This 94-year-old went to work as an original ‘Rosie’ during World War II. Now, she’s making face masks.
"Mae brings a positive feeling at a time when we're not feeling positive at all ... We're getting help from a lot of people."
LEVITTOWN, Pa. – Mae Krier, the Bristol Township woman who is trying to get a Congressional Gold Medal for the “Rosies,” the women who worked through World War II manufacturing armaments to support the military overseas, has received more than 700 requests for patriotic facemasks since her efforts to gain Congressional support for the medal were publicized recently.
Friends of Krier are helping her make the masks in patriotic fabrics, including red with white polka dots, just like the polka dot bandanna that Rosie the Riveter is pictured wearing in a 1943 poster made in honor of the women.
Krier, 94, was one of the original Rosies, having worked in a Boeing factory in Seattle, making B-17 and B-29 bombers, before she married and moved to Bucks County with her late husband, Norman Krier, who served in the Navy during World War II.
The House of Representatives has supported the medal for the Rosies but in the Senate, Bill 892, has not come up for a vote as yet. Pennsylvania Sen. Robert Casey re-introduced the bill last year and it has received support from his fellow Pennsylvania Sen. Patrick Toomey and 28 other Senators, but it needs to pass by 67 votes to avoid being filibustered.
Requests for the masks have come to Krier from around the country. One manufacturer in North Carolina even emailed to offer “all the elastic” Krier could need to make straps for the masks.
Deb Woolson of Phoenixville is helping Krier manage the Facebook account. She said she is struck by the beauty of the messages that are being sent along with the requests for masks, even from countries overseas.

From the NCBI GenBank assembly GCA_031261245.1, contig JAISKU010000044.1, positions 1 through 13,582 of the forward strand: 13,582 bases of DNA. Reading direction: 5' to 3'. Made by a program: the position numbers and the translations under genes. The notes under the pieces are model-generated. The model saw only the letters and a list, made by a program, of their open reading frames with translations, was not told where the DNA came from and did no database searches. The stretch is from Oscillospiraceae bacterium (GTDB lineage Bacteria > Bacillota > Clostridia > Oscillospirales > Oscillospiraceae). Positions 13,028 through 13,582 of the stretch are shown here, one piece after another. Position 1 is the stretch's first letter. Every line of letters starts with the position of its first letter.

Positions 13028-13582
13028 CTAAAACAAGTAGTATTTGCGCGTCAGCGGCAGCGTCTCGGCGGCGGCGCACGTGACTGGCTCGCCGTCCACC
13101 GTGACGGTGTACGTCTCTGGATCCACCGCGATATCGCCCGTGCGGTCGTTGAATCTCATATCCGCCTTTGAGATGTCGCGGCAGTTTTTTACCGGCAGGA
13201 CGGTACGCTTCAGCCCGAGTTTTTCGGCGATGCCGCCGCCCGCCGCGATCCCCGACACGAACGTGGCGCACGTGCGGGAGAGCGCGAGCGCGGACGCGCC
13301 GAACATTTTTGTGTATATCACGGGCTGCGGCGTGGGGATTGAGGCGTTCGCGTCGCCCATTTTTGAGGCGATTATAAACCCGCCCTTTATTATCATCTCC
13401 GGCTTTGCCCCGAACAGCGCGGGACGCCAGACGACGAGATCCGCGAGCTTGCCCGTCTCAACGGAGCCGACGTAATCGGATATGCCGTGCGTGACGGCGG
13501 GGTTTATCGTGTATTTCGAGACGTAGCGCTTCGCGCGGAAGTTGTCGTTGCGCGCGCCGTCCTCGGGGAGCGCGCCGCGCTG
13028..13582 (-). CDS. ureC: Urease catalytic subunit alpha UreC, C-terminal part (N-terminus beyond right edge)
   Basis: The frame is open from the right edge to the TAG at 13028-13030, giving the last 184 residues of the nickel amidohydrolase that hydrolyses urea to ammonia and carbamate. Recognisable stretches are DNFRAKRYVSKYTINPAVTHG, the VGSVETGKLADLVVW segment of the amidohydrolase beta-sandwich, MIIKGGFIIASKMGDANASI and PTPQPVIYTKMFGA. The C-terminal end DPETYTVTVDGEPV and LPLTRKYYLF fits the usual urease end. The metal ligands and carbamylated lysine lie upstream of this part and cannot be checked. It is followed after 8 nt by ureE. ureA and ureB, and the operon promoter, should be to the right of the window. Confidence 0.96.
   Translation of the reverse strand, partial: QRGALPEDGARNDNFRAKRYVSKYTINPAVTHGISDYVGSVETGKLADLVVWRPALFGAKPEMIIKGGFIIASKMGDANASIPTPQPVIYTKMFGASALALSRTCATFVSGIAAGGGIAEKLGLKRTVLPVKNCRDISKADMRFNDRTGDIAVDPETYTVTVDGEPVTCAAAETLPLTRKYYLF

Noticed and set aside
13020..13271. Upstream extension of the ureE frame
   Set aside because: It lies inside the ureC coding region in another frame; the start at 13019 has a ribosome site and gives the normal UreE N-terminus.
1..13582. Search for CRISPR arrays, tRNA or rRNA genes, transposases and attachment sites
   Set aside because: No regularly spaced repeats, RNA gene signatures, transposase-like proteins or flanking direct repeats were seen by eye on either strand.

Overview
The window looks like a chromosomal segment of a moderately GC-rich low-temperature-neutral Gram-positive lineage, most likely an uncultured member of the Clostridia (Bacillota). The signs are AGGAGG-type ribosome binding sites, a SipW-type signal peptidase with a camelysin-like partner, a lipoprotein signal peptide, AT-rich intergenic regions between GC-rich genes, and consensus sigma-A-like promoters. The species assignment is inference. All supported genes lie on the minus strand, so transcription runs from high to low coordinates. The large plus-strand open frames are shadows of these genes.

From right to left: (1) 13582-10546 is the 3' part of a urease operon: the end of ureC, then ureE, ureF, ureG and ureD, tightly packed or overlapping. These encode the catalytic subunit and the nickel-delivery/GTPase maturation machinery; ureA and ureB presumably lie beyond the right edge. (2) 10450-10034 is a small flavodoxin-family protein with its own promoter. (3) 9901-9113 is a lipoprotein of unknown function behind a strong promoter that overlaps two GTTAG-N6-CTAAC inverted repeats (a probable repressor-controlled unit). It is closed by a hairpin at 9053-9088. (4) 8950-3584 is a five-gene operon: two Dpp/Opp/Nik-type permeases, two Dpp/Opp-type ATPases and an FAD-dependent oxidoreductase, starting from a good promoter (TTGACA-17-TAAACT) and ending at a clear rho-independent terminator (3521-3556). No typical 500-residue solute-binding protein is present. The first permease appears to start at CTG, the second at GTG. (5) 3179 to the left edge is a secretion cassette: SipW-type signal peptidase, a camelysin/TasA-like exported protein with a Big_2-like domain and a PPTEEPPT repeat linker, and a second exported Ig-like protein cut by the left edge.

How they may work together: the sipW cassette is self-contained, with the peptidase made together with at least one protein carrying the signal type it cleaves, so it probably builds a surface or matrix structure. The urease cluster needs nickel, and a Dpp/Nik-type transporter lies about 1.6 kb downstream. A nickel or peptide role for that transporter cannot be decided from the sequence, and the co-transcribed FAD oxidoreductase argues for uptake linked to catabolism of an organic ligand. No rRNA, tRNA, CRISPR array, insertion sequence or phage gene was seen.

One woman said she kept a Rosie the Riveter poster in her cubicle in the World Trade Center and it was what helped her escape the building collapse during the terrorist attacks on Sept. 11, 2001.”That's what got me out of there,” she wrote. Another was from a group of young women learning to be airplane mechanics.
“People are so touched by her,” Woolson said of Krier. “Mae brings a positive feeling at a time when we're not feeling positive at all … We're getting help from a lot of people.”
One of the people who wrote for a mask, John Nicholson of Phoenixville, said he can't help but wonder what members of the Greatest Generation who lived through World War II would think of the divisiveness today as the country deals with the coronavirus pandemic. “The division and polarization, basically not doing what needs to be done is not how they handled a challenge,” he said.
He said he wanted to honor the Rosies who are still with us. “My parents are gone now but, like Mae, I'm sure their message to us would be, 'You can do this, just get to work, do what you have to do, and get it done.'”
©2020 the Erie Times-News (Erie, Pa.) Distributed by Tribune Content Agency, LLC.